What about the insufflation bulb? It will be pretty hard for you to do this because you need a proper size speculum (otherwise air will escape and invalidate the exam). If possible, Dr. Peng recommends an audiogram and tympanogram to show how the eardrum is moving. 

General Approach: Exam and History Basics

Start with a good ear exam, working your way from the outer ear (to inspect for external lesions) to the middle ear. As always, the history helps with your differential diagnosis list (eg history of chronic ear infections or sinus issues contributing to eustachian tube disorders).

If all looks well, examine the structures immediately outside the ear such as the musculature which can cause myofascial pain from the temporomandibular joint (TMJ) or the muscles of mastication. If pain is related to mouth opening, consider TMJ syndrome. Inspect further into the throat; unilateral ear pain can be a presenting symptom for pharyngeal or laryngeal issues that can range from tonsillitis to oropharyngeal cancers. Imaging with a neck CT with contrast can be the next step in diagnostics if nothing is seen on fiberoptic laryngoscopy. 

Pearl: Ramsay Hunt Syndrome stems from herpetic lesions of the external ear and is associated with facial nerve paralysis (Jeon and Lee, 2023)

Eustachian Tube Dysfunction: It’s Just like Plumbing

The eustachian tube lies open between the inner ear and the nose and drains into the back of the nose. Muscles attached to the eustachian tube help open it up as patients chew or swallow. Nasal/sinus fluid from a host of issues can back up into the ear as the eustachian tube fills up and closes shut. Chewing gum, yawning or any other motion that stretches open the muscles attached to the eustachian tube will in turn open it and help drain its contents.  A pro-tip from Dr. Peng is to use a picture of the anatomy of the inner ear and sinuses to demonstrate the location of the eustachian tube when talking about pathology.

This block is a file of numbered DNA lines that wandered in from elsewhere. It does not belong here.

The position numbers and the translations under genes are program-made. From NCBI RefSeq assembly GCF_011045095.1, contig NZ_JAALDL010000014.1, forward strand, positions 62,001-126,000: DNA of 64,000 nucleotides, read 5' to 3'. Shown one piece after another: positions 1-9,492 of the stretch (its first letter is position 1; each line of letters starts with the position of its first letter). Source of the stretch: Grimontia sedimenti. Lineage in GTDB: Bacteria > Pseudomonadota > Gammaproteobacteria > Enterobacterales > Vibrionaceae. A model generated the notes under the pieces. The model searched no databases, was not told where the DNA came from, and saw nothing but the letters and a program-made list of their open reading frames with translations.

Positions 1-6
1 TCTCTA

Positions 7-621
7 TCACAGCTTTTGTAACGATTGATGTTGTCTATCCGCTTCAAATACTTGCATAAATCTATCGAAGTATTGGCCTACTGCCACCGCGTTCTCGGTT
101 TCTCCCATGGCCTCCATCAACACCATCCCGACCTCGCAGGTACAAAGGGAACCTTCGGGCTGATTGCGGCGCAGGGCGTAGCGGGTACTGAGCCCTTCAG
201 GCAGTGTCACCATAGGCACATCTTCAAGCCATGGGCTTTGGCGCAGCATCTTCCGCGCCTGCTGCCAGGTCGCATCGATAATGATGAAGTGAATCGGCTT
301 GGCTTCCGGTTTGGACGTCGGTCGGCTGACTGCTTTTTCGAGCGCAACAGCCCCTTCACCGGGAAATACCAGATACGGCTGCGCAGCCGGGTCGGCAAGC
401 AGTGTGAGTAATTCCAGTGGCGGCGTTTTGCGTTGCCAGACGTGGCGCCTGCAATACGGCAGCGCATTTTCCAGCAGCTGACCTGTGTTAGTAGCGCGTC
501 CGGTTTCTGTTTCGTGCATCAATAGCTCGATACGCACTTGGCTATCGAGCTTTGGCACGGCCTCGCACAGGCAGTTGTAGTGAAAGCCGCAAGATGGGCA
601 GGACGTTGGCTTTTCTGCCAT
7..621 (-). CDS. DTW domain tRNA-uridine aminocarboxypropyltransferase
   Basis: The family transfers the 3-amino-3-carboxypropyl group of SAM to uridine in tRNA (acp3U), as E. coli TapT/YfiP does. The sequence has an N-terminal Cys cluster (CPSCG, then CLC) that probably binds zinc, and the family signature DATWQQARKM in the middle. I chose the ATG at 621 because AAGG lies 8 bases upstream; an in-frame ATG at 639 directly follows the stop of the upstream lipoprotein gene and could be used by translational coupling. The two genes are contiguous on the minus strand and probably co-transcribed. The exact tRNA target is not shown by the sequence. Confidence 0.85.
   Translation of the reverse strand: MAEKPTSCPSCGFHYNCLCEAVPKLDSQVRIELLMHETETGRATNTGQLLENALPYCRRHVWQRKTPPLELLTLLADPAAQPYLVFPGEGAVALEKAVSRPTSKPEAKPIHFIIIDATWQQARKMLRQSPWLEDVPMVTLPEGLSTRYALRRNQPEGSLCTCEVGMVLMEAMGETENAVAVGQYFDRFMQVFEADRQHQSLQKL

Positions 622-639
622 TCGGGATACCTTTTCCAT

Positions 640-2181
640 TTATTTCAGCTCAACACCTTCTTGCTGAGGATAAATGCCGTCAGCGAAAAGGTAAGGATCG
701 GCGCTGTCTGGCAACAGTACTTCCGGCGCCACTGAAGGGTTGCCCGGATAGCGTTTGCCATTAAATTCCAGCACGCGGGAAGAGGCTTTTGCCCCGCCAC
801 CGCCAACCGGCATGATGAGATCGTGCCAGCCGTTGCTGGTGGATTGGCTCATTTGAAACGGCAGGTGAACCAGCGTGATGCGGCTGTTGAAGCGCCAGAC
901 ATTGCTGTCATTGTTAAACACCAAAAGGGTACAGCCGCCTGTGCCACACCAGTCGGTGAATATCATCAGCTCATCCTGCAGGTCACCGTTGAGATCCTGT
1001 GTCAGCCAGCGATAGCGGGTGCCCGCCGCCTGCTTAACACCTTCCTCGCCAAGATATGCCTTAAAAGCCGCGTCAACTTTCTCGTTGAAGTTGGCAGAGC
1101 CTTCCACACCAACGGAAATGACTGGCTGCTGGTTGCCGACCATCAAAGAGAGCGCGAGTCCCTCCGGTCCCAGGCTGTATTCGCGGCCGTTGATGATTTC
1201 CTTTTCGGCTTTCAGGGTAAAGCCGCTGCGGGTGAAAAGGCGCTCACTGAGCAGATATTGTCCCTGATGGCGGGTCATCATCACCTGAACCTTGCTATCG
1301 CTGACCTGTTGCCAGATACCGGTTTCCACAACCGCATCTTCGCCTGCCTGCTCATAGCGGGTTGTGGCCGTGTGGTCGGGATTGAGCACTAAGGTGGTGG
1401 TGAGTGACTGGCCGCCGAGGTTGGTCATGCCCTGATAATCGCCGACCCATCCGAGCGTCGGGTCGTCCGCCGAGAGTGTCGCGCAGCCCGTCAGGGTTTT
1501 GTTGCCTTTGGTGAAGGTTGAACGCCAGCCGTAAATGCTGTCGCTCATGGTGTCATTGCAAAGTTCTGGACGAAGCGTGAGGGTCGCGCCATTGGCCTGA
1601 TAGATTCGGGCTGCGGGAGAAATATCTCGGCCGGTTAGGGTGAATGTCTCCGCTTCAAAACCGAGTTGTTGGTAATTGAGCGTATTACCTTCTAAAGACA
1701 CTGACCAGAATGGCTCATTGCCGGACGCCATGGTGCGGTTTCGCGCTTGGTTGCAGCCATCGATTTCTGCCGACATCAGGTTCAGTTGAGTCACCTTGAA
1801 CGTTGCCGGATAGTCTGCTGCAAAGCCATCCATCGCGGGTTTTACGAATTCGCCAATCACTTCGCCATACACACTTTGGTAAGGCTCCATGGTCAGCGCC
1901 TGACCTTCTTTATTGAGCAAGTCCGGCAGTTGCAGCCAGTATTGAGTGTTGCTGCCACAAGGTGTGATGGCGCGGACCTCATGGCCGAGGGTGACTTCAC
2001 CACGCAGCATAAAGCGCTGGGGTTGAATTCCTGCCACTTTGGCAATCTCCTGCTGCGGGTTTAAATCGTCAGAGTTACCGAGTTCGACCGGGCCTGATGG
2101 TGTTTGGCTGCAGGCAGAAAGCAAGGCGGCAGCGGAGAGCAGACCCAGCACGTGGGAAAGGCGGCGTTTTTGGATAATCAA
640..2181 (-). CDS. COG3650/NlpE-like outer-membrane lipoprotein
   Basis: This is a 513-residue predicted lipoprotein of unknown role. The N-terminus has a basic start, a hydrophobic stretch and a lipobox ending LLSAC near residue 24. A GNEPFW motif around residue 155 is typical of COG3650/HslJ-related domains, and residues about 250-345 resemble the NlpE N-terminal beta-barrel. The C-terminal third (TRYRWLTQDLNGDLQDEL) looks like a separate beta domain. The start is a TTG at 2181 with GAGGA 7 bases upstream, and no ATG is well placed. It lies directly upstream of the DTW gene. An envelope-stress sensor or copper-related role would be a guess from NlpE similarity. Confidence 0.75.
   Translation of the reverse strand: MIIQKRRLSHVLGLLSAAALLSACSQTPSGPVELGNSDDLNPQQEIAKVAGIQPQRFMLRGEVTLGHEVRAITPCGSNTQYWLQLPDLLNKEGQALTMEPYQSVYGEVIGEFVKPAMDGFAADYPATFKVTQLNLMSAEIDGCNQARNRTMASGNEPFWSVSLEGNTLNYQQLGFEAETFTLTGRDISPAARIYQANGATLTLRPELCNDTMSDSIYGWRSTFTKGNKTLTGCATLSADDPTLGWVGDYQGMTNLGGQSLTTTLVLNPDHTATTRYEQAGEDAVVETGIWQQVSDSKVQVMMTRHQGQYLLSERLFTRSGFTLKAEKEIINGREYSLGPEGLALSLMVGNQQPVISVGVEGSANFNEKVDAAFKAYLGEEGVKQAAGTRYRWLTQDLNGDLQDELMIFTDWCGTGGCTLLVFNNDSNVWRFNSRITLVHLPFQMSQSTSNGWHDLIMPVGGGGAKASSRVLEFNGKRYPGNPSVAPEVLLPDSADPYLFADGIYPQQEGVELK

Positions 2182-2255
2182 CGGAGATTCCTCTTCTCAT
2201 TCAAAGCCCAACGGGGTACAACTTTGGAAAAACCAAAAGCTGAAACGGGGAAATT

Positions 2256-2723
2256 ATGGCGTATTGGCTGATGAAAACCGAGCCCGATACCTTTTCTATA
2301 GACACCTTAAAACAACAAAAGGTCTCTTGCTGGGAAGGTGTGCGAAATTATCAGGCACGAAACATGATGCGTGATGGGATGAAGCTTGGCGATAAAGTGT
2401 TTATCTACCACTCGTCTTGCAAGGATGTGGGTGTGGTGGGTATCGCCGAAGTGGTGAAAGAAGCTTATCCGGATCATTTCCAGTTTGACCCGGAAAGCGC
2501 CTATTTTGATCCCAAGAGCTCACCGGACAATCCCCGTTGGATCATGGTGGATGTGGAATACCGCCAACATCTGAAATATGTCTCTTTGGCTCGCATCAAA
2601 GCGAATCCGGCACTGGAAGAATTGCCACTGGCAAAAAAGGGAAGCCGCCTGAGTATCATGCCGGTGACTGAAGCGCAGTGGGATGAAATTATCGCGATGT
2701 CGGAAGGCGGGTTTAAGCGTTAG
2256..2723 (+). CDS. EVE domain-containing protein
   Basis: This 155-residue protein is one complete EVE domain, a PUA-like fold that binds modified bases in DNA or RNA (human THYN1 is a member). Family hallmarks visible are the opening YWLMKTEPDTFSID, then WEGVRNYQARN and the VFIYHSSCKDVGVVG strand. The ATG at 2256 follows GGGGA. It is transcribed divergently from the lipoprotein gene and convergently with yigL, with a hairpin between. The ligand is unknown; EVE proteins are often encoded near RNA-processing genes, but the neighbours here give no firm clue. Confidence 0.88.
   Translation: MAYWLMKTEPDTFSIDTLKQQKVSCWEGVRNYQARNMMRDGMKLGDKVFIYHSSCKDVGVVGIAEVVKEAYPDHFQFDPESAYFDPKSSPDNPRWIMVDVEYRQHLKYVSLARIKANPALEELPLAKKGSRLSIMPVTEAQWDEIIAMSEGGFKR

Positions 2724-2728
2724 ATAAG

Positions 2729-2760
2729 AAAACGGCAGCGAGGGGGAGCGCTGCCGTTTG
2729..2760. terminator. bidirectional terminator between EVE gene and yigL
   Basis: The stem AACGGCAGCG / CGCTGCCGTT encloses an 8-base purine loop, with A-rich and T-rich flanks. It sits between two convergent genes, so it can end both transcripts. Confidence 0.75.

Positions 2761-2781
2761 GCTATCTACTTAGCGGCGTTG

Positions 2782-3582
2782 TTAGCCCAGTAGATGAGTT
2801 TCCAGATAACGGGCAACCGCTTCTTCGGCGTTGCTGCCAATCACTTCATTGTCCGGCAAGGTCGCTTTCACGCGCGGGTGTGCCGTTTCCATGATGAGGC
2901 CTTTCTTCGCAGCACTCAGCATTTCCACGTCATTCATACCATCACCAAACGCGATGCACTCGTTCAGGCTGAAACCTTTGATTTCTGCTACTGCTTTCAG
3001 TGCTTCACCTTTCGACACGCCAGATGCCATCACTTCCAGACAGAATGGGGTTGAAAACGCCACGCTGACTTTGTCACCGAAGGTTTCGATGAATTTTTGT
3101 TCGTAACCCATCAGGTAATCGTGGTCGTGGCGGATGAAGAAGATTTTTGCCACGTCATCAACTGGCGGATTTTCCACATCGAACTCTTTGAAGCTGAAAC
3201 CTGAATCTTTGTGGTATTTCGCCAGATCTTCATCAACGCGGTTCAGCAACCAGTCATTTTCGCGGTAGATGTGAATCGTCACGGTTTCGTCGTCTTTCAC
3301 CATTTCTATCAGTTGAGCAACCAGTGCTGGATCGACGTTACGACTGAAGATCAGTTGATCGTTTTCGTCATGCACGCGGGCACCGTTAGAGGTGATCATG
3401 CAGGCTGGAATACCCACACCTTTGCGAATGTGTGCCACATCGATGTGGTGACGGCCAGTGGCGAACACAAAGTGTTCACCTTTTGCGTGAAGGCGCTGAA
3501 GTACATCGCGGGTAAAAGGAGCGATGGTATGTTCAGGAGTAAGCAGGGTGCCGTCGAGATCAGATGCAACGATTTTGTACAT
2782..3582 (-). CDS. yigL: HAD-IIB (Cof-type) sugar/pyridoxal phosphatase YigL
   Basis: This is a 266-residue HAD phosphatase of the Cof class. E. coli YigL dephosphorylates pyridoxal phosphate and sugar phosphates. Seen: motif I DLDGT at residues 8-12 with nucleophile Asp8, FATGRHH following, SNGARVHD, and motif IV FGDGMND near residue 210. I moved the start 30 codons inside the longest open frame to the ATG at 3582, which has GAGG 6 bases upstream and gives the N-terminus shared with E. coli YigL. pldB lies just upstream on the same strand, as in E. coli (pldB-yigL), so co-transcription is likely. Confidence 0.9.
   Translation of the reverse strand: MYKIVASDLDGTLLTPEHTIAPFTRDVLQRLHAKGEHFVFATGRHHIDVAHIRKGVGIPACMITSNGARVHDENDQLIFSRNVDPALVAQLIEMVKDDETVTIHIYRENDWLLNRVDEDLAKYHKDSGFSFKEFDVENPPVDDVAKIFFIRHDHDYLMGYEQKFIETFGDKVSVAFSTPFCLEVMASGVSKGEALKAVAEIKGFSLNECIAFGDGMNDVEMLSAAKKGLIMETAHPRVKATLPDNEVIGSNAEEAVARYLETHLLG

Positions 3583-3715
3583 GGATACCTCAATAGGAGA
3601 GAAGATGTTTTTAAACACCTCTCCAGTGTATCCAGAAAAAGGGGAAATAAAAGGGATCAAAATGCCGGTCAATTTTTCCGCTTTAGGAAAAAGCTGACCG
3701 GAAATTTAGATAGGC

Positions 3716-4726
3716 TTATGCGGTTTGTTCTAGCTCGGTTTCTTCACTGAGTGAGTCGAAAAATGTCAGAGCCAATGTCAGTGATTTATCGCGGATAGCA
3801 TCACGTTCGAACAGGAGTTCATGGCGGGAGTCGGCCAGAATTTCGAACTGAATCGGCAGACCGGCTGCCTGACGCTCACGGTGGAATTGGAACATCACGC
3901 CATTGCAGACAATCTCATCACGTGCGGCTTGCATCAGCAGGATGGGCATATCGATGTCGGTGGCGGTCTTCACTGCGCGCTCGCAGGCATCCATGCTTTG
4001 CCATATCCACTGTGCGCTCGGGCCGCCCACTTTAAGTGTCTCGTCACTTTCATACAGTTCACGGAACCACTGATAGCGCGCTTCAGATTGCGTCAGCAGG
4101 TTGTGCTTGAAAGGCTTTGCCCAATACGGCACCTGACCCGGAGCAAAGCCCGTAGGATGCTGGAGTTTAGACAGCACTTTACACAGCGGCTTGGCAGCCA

How do we know it’s Eustachian Tube Dysfunction (ETD)? The exam may show a scarred or opaque eardrum from recent infection, or the eardrum could be retracted over the ossicles (can look like plastic film wrap covering the bones) due to negative pressure changes. The history may point towards chronic rhinosinusitis which is associated with ETD (Wu et al, 2020). Dr. Peng recommends the use of nasal steroids and/or oral antihistamines in such cases.  When symptoms persist, Dr. Peng suggests adding a nasal antihistamine before escalating treatment to allergy shots (Bal and Deshmukh, 2022).  Tympanostomy or ear tubes can be used in cases where eustachian tube dysfunction does not resolve with conservative measures. ET balloon dilation is a relatively new procedure that could be used in select candidates (Froehlich et al, 2020).

When it’s not ETD: Otosclerosis or Cholesteatoma